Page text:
They might be amongst America's most iconic animals, but the answer to this question is very possibly 'yes'. Reuters reports that authorities at Yellowstone National Park are considering slaughtering hundreds of bison (also called buffalo) each year over the next several years because the park's herds are now exceeding target populations.

12 02 2013 Bison Migrating
During particularly harsh winters, bison stray beyond Yellowstone's borders in search of better foraging grounds. Image: Diana Norgaard, Flickr

During particularly harsh winters, bison stray from Yellowstone's snow-covered high country in search of better foraging spots in lower elevations in Montana. If large numbers cross Yellowstone's borders this year, park authorities say they will take the opportunity to reduce herd numbers by rounding up the wayward animals and sending them to slaughter. 

An estimated 4,600 bison now roam the park, far exceeding the target population of 3,000 to 3,500. Yellowstone biologists believe that between 600 and 800 bison must be culled annually over the next few years to rein in the herds. 

"In order for us to approach that population target, we're going to seek opportunities to capture any animals that move outside the park's boundaries," said park spokesperson Al Nash. Just over 100 bison have already been removed this year through hunts in Montana, he added. Hunting is not permitted inside the park, but bison, wolves, elk and other animals that leave Yellowstone's borders are not necessarily protected.

“The planned culls have revived a decades-long debate about how Yellowstone bison should be managed.”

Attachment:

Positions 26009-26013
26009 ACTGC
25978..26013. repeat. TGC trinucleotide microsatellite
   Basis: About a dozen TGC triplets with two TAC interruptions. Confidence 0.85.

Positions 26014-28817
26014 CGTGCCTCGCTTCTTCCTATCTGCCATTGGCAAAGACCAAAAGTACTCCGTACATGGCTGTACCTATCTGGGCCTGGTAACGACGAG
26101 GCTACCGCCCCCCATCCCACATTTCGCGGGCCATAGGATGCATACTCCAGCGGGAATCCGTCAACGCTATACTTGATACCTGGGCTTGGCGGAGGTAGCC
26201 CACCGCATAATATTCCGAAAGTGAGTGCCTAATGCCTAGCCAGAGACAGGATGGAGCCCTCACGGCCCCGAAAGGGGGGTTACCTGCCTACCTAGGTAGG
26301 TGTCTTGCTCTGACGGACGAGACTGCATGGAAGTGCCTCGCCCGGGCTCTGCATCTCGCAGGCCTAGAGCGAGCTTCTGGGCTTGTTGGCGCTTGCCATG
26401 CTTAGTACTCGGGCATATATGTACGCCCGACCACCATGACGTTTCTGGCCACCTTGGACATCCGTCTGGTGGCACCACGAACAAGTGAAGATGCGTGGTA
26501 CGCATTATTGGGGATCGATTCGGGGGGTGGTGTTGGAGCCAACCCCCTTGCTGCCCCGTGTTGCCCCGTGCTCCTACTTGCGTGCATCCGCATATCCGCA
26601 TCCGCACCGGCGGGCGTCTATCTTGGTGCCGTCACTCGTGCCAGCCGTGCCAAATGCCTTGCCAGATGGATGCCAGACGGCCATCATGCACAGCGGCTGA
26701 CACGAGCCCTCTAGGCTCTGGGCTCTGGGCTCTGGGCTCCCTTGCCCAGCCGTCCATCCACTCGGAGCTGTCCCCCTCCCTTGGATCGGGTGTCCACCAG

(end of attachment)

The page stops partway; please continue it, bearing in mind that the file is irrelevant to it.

No surprisingly, the planned culls are facing some strong opposition – and they've also revived a decades-long debate about how bison numbers should be managed.

Montana cattle ranchers, for one, worry about the risk of disease, fearing that stray bison exposed to brucellosis (a disease that can cause cows to miscarry) will infect their domestic herds. It's estimated that about half of Yellowstone bison have been exposed to the disease.

Animal advocates, on the other hand, argue that no other wildlife in Montana, including Yellowstone elk with brucellosis, is killed for embarking on an ancient migration to winter range.

"The idea that there are some surplus bison is absurd. Are there surplus elk being hauled off for slaughter? It's a clear double standard of Montana failing to respect bison as the valued native species they are," said Glenn Hockett, president of the Gallatin Wildlife Association in Montana.

So what is the likely fate of the bison this year? It all seems to depend on the weather. Last winter, thanks to mild conditions, very few strayed beyond the safety of Yellowstone. 2006 was very different – almost 1,000 were shipped to slaughter.

Original story: Reuters

Top header image: Tupulak, Flickr